Saturday morning was really noisy. Base Camp is only about fifty yards away from thick forest; every bird in the area gets up before 5am and shouts his or her itinerary for the day to every other bird around. It was almost deafening, but glorious.
It also rained on us, a sweet sound to sleep by. And in spite of the cover on the tent, being up on the wonderful deck allowed cool breezes to make the humid weather more than bearable.
This deck is a stroke of genius on the part of my brother-in-law. Over what used to be a little used side yard, he put up a raised deck with a railing around it. On the north, east, and southern sides are steps down to the soft grass of the yard; a long covered section stretches nearly to the front of the house so that people can sit outdoors, or barbecue even if it's raining.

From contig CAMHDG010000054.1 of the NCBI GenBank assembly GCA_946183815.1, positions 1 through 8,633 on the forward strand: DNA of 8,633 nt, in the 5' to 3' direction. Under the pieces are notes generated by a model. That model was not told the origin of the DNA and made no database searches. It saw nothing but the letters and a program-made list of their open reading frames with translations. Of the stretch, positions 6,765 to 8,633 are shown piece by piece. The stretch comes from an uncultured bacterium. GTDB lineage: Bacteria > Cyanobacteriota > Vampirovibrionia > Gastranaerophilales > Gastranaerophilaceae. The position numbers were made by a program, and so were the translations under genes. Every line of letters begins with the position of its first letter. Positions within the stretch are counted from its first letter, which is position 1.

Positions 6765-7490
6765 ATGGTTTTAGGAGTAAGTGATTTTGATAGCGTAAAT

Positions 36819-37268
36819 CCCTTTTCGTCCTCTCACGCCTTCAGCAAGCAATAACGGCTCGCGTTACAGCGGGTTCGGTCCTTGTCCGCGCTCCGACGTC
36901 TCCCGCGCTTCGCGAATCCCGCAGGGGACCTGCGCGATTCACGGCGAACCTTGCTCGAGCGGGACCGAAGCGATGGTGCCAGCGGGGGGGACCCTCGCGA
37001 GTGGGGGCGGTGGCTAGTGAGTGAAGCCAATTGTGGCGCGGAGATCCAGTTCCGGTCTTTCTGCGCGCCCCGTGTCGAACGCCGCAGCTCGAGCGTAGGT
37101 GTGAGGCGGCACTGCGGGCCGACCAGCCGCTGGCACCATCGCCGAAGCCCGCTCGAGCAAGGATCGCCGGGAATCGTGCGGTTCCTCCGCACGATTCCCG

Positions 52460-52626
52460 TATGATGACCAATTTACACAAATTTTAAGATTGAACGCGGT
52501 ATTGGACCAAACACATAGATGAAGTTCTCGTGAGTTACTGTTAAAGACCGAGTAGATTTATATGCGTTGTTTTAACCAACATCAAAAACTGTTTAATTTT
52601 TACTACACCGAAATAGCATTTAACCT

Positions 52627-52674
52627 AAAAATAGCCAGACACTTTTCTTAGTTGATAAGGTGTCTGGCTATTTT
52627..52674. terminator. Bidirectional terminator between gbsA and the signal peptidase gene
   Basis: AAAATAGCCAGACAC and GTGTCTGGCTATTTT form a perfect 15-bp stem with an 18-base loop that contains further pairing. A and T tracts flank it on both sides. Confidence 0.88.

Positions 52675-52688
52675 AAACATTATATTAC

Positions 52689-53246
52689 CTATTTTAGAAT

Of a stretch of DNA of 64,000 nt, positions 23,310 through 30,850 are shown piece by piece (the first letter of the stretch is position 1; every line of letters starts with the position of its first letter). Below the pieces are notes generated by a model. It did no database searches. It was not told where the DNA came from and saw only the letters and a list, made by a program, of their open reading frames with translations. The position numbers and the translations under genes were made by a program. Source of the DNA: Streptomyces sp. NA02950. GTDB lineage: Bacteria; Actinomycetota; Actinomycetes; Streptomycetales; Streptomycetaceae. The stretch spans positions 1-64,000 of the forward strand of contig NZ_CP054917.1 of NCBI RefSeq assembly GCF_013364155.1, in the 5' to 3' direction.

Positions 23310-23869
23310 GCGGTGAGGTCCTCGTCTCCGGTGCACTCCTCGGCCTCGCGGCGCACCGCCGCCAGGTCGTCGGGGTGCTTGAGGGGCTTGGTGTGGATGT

The widest part is not only open to the air, but is perfectly situated so that it catches the prevailing westerly winds and the first shade in the afternoon.
Howie loves the deck -- mostly for those stairs that lead down to the lower yard. He's a flatlander dog and just doesn't know about stairs as a means of transportation. However, in spite of how many times he has fallen on the way up, he gets a crazy-dog look in his eyes, races around the yard, and sails up the steps, crashes down them again, and then back up.
My sister-in-law and Bernie set up wireless internet access on our laptops. With RuthAnn on the her recliner, and I on mine, we computed for several hours while I put the Press up.
The sister-in-law worked at a nursing home for many years, and the brother-in-law helped his father while he faded from life with dementia. We talked about my concerns about meeting my mother in the nursing home, and they tried to put my fears to rest. Indeed, that impending meeting had caused me to break out in ugly blistering hive while we were on the road. But what I heard from my relatives did indeed give me heart.